Lesson 324: 2 Timothy 1:1-2…
2 Timothy 1:1-2 Paul, an apostle of Christ Jesus by the will of God, in keeping with the promise of life that is in Christ Jesus, To Timothy, my dear son.
Paul wrote his second letter to Timothy around AD 67, while imprisoned in a cold Roman dungeon, near the end of his life (2 Timothy 4:6). Through this letter he also wrote to the church in Ephesus, where Timothy was serving. It was a time of persecution under Emperor Nero, and the tone of the letter is somber. This is the last known letter of Paul, and it resembles a farewell discourse.
2 Timothy 1:9 He has saved us and called us to a holy life—not because of anything we have done but because of his own purpose and grace. This grace was given us in Christ Jesus before the beginning of time.
If we think God saved us because of anything we have done, we do not understand grace. Since grace was given to us before the beginning in time, we should not think it was due to anything we have done, but only to God’s sovereign purpose and choice. God does not owe anything to anyone, but freely gives to some, and not to others.
Jesus went to the pool of Bethesda where a great number of disabled people used to lie—the blind, the lame, the paralyzed. One who was there had been an invalid for thirty-eight years. . . . Then Jesus said to him, Get up! Pick up your mat and walk. At once the man was cured; he picked up his mat and walked (John 5:3-9), wrote John.
Of all the disabled people at the pool that day, Jesus only healed one. When the man considered all those who were not healed, he must have wondered, Why me? That should be our response as well. Salvation is a gift of God’s grace which he gives to people who do not deserve it. Whoever receives this gift ought to be amazed.
2 Timothy 1:12 I know whom I have believed.
Christians ought to know what we believe, but it is even more important to know whom we believe. It is possible to know all the teachings of Christianity without knowing Christ himself. We are not saved by knowing a set of teachings, however, but by knowing Jesus Christ.
The criminal who was crucified next to Jesus said, remember me when you come into your kingdom. Jesus answered him, Truly I tell you, today you will be with me in paradise (Luke 23:42-43). This man knew little about justification, sanctification, or the Trinity. But he met Jesus Christ and gained eternal life through him. It is not enough to know about Christ; we must know him for ourselves. Then we can say with Paul, I know whom I have believed.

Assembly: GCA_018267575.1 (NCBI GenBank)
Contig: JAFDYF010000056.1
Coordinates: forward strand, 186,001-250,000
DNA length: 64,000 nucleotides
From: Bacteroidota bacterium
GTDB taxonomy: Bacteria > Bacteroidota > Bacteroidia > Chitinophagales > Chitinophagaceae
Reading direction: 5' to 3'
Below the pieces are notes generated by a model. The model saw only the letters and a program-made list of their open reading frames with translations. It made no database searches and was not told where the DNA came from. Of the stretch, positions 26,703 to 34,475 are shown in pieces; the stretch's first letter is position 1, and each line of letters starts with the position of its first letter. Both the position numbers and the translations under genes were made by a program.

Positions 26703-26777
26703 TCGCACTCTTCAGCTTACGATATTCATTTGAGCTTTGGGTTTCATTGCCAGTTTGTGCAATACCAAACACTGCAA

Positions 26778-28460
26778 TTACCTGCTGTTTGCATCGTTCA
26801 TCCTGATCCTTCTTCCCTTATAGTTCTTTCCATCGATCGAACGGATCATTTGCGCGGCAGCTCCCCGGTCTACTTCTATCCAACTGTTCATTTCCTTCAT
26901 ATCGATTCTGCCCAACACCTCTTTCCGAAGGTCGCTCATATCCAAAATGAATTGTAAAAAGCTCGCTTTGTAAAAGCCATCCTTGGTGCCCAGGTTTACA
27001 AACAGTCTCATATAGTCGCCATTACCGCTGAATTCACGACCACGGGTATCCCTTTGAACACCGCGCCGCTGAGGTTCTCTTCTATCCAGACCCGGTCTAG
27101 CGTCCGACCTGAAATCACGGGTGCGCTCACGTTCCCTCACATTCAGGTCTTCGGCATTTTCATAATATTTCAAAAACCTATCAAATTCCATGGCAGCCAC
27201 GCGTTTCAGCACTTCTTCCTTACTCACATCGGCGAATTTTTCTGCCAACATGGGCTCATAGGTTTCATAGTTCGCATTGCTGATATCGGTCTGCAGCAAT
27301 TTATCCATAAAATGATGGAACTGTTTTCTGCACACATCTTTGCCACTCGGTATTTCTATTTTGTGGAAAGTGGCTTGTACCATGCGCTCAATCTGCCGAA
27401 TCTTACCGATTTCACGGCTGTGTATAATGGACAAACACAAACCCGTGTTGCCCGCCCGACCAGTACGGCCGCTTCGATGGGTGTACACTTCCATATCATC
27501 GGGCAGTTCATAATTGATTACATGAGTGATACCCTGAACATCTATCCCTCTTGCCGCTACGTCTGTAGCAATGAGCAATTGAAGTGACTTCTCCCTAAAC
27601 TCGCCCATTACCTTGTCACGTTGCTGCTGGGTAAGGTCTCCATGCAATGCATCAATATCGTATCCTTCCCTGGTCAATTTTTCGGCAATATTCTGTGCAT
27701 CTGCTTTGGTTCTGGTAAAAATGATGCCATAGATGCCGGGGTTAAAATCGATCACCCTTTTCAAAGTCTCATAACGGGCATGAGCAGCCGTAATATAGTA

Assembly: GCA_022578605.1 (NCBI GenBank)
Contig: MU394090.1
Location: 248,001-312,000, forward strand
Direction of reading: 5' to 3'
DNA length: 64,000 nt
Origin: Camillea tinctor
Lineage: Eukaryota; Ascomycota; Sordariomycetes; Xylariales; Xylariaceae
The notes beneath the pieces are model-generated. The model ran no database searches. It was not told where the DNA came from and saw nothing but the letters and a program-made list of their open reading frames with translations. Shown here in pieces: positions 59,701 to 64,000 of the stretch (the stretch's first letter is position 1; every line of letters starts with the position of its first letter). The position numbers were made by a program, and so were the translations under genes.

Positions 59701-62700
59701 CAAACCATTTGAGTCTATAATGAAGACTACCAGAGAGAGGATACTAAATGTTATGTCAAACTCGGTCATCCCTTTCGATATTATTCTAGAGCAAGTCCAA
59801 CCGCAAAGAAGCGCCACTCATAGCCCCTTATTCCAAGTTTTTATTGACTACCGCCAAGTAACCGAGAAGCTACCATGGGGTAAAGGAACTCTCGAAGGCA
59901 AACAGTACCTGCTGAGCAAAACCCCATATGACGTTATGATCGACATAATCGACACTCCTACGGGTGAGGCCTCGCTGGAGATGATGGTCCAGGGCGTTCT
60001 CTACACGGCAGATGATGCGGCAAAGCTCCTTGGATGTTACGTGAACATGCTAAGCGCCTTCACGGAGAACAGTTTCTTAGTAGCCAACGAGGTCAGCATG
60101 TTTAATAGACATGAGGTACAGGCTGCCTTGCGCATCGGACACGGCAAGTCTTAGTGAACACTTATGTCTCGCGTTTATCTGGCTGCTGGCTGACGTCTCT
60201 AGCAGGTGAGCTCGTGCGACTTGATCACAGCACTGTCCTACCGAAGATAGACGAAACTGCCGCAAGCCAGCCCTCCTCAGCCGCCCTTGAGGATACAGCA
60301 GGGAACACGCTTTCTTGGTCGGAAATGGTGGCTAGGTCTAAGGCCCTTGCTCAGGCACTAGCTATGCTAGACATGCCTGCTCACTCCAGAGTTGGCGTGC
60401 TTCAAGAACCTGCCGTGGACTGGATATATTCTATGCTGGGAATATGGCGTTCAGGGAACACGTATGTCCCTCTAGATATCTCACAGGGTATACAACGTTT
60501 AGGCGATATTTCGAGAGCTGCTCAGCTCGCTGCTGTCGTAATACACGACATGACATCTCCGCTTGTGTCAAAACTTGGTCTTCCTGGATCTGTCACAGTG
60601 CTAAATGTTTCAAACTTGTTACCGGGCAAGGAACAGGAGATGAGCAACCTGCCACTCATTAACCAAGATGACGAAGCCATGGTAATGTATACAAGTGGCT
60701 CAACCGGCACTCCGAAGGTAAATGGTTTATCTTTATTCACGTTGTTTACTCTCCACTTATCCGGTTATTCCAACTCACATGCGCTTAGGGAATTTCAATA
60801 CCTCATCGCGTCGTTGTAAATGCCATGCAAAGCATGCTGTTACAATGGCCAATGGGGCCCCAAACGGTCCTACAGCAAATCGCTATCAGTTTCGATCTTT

2 Timothy 2:2 You then, my son, be strong in the grace that is in Christ Jesus.
The grace of Jesus Christ strengthens our faith because it makes up for our failures. Whoever has Christ will surely be saved no matter how often they fall short. Left to ourselves we would have to despair, but because of the grace of Christ, we keep on going strong.
A father was teaching his little girl how to play softball, so he threw her a pitch and she missed—strike one. Then he threw her another pitch and she missed again—strike two. Then he threw her another pitch and she missed again—strike three. But because she was his daughter, he threw her another pitch, and then another, until she finally learned to hit the ball. God will give us as many pitches as we need as long as we stay in the game.
2 Timothy 2:15 Do your best to present yourself to God as one approved, a worker who does not need to be ashamed and who correctly handles the word of truth.
Timothy had the privilege of learning from the greatest Bible scholar in the world. Paul was a master of the Scriptures, and used his skill to teach God’s word faithfully, effectively and accurately. He wanted Timothy to do the same.
The minister’s job is not to amuse or entertain, but to carefully instruct God’s people, day after day, week after week, and year after year. [M]y people are destroyed from lack of knowledge (Hosea 4:6), said God. And, we who teach will be judged more strictly (James 3:1), wrote James.
Years ago, it was not uncommon for churches to have a cemetery right outside their building. The people wanted their pastor to see the graveyard—while he preached—as a reminder that he might bury one of them that week. They wanted him to know that his job was not to be popular, but truthful; not to make them happy in life, but happy in death. Nothing is better for a church than the faithful, effective, and accurate teaching of God’s word.
2 Timothy 2:19 Everyone who confesses the name of the Lord must turn away from wickedness.
If we confess the name of Jesus Christ, we bear some responsibility for his reputation. If we live righteously, that reflects well on him. If we live wickedly, that reflects badly on him. Most people will not get their opinions of Jesus from the Bible, but from those who claim to be his followers.
A young man had a father who was both noble and famous. Over the years his father gave him many gifts, but the greatest gift he ever received was his father’s name. He was so proud of that name that he refused to do anything that would tarnish it. That is how Paul felt about being a Christian.
Reflection and Review
Why do you think God chose you?
How can we know Christ personally?
Why does grace make us strong?